The Islamic militants holding a Canadian hostage at the Afghan-Pakistani border region have extended the deadline for their ransom demands to be met, according to an associate of the Taliban commander thought to be in control of her. In a video released last month, West Vancouver resident Beverly Giesbrecht, 53, said her captors would behead her if their demands for $350,000 (U.S.) weren’t met by the end of March. She was seized at gunpoint in the Bannu region of northern Pakistan in November.
Ahead of the third anniversary of the 7/7 London attacks in which four suicide bombers killed 52 people, an Islamic website ‘muslimyouth.net’ backing suicide bombers has reportedly received a 35,000-pound grant from the British Government. The website carries dozens of hate messages by fanatics on its ‘support group” site. One of the members wrote of suicide missions: “If you can blow dozens of people up at the same time, great, absolutely great.” And, in another similar message a member praised a beheading video of British hostage Ken Bigley, saying: “I like the beheading videos of the prisoners of war ” especially the Daniel Pearl and Ken Bigley one,” reported The Sun.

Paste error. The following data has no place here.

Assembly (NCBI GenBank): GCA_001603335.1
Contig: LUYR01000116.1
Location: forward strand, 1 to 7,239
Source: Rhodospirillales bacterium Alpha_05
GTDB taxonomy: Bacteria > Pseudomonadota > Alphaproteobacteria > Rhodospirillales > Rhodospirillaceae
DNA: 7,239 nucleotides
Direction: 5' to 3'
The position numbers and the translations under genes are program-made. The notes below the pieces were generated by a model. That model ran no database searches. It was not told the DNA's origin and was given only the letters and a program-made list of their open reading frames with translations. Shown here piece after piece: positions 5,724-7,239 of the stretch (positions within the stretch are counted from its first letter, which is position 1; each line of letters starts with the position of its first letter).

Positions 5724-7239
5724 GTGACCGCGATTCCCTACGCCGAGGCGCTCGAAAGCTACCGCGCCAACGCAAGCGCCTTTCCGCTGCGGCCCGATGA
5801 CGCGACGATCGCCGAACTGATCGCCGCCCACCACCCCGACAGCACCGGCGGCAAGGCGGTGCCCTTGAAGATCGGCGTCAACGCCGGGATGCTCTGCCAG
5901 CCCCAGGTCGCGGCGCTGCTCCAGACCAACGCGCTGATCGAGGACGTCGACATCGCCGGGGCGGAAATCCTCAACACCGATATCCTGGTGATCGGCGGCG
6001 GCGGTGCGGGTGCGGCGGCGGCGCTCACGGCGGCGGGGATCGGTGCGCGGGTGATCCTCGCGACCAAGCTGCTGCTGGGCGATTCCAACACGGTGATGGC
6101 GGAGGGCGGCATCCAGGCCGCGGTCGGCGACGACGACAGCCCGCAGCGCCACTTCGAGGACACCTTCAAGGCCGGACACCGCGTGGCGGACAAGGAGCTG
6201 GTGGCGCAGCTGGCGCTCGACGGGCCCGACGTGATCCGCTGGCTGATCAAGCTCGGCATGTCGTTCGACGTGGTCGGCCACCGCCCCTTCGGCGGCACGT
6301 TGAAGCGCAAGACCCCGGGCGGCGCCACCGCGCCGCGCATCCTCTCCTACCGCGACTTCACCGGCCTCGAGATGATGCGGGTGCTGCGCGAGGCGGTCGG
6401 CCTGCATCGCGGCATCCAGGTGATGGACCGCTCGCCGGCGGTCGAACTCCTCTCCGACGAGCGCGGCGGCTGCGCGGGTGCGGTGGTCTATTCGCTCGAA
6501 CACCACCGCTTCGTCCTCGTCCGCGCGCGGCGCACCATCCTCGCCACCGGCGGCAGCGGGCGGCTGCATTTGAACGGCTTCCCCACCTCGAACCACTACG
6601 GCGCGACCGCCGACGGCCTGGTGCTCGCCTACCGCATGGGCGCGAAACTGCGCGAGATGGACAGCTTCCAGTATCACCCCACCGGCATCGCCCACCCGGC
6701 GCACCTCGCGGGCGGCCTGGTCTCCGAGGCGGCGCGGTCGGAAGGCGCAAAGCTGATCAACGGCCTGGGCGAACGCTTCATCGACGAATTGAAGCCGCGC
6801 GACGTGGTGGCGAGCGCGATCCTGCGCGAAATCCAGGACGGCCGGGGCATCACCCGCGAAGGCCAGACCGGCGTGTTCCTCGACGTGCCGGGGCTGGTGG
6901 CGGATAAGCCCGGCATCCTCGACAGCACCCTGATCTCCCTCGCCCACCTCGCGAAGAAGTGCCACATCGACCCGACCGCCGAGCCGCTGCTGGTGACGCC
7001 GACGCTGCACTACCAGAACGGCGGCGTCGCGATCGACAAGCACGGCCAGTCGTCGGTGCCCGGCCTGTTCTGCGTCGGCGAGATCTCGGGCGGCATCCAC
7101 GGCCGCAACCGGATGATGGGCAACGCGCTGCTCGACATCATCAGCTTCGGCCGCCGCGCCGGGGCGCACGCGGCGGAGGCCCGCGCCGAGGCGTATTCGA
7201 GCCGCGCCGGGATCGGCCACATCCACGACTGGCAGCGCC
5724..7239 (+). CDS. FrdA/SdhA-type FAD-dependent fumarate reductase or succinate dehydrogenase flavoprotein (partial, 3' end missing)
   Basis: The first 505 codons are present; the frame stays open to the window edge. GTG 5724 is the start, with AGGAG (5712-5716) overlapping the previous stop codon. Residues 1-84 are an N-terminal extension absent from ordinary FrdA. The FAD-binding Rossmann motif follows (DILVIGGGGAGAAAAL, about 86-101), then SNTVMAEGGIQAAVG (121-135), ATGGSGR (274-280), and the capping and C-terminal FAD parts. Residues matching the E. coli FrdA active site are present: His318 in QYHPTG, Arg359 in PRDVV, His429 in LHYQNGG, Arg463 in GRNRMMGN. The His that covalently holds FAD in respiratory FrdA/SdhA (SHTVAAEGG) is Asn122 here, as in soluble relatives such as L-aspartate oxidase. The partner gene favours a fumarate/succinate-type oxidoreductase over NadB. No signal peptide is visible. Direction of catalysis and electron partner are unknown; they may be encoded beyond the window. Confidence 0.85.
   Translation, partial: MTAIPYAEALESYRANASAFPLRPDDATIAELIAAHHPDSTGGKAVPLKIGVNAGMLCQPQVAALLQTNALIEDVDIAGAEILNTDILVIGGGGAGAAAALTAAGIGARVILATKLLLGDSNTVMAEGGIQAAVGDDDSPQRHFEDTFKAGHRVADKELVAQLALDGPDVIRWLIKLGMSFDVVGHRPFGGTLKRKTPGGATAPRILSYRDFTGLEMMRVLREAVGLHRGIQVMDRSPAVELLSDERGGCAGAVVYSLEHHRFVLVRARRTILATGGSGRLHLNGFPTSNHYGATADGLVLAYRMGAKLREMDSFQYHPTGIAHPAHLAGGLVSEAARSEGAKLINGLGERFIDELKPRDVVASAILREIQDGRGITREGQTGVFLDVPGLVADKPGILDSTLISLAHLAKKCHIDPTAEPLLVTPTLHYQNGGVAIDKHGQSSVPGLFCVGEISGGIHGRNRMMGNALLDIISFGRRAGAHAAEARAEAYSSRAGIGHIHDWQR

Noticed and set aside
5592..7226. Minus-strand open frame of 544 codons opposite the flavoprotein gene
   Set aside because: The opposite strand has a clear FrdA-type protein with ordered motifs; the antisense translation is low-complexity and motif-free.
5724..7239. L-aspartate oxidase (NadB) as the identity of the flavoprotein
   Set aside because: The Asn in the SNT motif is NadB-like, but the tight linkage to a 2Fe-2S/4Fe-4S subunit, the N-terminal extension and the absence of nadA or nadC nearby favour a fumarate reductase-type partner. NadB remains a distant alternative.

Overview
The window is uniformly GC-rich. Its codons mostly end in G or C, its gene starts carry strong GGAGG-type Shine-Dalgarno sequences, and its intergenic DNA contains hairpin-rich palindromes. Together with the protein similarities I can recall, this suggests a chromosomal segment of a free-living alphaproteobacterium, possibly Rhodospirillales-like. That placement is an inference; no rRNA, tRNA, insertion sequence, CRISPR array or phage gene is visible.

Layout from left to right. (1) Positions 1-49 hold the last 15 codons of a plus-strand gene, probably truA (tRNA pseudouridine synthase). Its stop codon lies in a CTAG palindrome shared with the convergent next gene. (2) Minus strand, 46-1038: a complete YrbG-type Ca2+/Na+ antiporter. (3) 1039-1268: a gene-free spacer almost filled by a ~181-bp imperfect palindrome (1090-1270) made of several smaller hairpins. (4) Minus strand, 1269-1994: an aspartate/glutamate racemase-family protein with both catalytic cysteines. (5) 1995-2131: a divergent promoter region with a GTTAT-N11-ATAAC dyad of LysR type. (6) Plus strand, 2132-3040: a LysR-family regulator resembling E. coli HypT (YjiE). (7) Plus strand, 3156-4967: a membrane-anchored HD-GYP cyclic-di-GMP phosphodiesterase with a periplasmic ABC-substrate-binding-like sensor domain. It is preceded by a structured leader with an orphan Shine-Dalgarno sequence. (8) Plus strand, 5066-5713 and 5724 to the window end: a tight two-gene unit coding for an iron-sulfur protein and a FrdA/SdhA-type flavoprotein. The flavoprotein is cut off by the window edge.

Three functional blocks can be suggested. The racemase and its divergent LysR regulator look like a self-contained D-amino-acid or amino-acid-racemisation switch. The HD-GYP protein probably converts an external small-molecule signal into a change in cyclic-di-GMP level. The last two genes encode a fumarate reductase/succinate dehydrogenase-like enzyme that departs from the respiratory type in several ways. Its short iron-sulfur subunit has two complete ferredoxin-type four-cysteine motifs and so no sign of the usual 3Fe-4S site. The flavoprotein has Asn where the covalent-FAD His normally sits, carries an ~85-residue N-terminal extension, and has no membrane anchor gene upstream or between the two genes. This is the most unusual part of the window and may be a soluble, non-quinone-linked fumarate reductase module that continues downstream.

More than a month after their disappearance, the fate of two Austrian hostages who were captured while touring the Tunisian desert remains shrouded in uncertainty. But the case has been seen to expose the difficulty of controlling the vast expanses of the Sahara as al-Qaeda’s North Africa affiliate seeks to make its presence felt across the Maghreb. The group, which was blamed for a number of spectacular suicide bombings in Algeria last year, has raised its profile once more after claiming the kidnapping. It is now thought to be holding Wolfgang Ebner, 51, and Andrea Kloiber, 43, at an undisclosed location in northern Mali. According to statements posted on the internet, the kidnappers have demanded that militants held in Algeria and Tunisia be freed in return for the release of the Austrians. They have twice deferred a deadline, stating most recently that their request must be met by 6 April. There have been unconfirmed reports that the group is also asking for a ransom. By Aidan Lewis